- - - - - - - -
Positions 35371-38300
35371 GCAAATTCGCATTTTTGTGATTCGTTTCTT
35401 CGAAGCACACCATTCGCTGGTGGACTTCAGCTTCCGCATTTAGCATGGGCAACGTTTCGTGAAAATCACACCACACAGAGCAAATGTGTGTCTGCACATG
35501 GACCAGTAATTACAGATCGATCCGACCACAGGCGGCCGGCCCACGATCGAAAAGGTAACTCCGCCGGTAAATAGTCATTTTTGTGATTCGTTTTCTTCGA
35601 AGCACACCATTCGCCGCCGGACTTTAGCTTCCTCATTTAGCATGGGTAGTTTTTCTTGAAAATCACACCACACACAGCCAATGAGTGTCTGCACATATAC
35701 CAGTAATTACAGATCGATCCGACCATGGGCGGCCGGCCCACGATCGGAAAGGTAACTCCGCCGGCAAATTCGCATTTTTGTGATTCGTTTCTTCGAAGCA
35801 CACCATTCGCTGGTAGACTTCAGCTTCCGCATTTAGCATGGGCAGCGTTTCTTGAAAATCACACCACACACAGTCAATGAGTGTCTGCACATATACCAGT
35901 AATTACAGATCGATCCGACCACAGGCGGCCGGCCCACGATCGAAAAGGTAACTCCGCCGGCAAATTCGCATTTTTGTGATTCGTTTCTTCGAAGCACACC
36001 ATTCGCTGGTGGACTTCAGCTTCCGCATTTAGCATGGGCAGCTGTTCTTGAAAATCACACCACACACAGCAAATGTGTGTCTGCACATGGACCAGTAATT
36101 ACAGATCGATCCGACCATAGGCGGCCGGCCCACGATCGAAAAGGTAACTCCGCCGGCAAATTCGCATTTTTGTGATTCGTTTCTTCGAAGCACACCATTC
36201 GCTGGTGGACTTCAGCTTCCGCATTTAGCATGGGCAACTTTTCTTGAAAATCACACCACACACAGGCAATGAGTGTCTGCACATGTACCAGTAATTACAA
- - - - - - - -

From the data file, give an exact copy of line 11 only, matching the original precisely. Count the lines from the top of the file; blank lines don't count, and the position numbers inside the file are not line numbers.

36201 GCTGGTGGACTTCAGCTTCCGCATTTAGCATGGGCAACTTTTCTTGAAAATCACACCACACACAGGCAATGAGTGTCTGCACATGTACCAGTAATTACAA